Dynamic Duo

Originally printed in Progressive Farmer by Des Keller

Grower employs ridge-till and multiple modes of action to hedge against resistant weeds.

Craig Fleishman’s central-Iowa farm is always part of an experiment of some sort searching for a balance between the use of “steel and chemicals” as a way to increase prof ts while maintaining the integrity of the soil.

As a third-grader, he remembers a teacher telling the class about the importance of soil conservation on a day following a dust storm in their area near Minburn.

“That stuck with me,” says Fleishman, who has been involved for years with Practical Farmers of Iowa. The group, founded in 1985, is made up of about 1,500 growers and others interested in agriculture. The nonprofit organization’s mission is to advance prof table and ecologically sound agricultural methods through research conducted by its members.

COVER CROP TEST. Fleishman is two-thirds of the way through a three-year study reincorporating a third crop (oats and red clover) into his rotation. He hopes the additions help to supply nutrition to his corn and soybeans while helping to tamp down weed problems.

As a general rule, he has also tried to control weeds in the absence of some glyphosate-resistant crops because all of his soybeans are non-GMO (genetically modif ed organism).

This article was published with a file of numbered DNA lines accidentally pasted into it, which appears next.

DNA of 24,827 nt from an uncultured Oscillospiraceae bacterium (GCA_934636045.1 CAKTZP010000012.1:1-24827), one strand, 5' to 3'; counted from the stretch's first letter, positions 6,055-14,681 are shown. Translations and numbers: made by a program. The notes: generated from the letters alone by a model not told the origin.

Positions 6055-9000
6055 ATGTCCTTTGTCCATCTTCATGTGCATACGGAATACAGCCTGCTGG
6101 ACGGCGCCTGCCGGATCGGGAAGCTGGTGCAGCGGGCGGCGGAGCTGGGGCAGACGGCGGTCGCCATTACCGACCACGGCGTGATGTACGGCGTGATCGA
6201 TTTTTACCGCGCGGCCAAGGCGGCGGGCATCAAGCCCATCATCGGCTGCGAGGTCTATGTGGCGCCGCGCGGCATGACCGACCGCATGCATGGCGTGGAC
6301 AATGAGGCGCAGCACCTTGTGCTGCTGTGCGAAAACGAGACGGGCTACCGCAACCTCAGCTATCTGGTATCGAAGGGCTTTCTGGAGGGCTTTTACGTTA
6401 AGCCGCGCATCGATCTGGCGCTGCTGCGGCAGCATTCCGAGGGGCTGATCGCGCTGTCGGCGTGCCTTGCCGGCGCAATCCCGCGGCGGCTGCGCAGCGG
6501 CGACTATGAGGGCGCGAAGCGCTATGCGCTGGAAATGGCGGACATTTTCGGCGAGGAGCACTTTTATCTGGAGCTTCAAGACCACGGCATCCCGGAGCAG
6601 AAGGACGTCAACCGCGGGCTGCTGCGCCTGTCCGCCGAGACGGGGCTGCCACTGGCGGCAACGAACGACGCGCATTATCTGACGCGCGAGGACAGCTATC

In his region (like many others), waterhemp has become resistant to glyphosate. So have other amaranthus species. The addition of the oats underseeded with clover is partially an attempt to control these and other weeds. “The oats and clover held back the weeds real well,” Fleishman says. “Otherwise, I did a little spot-spraying with Roundup or 2,4-D.”

NOT SURPRISED. Iowa State University Extension weed scientist Mike Owen has been warning about resistance issues since the early 1980s. He began speaking about “evolved resistance to herbicides, and now, 30 years later, I’m still talking about it.

“Initially, the discussion was that because of the way glyphosate functioned in plants, they would never develop resistance,” Owen says. “When glyphosate was used back then as burndown treatment Or in combination with 2,4-D, it was at lower rates.

“When Roundup Ready technology came to be, glyphosate was now being used alone at the highest rates on essentially different weeds than it had been used on historically,” Owen continues. That has greatly spread the evolution of resistance.

RIDGE-TILL BENEFITS. Fleishman believes his ridgetill system (used for both corn and soybeans) is a great benef t. In ridge-till, seeds are planted in slightly raised mounds, or ridges, built by specific tools on a pass through the field. The ridges were particularly helpful in 2012 and last year, as heavy early-season rains delayed planting. Seeds in ridges could be planted somewhat earlier than other systems and stayed drier as moisture drained away from the ridge.

The troughs between the ridges tend to stay wetter, which, in itself, is a deterrent to growth for many weeds. Once into the season, Fleishman can target needed herbicides onto the growing crops on the ridges while using cultivation tools to destroy any weeds gaining traction between the ridges.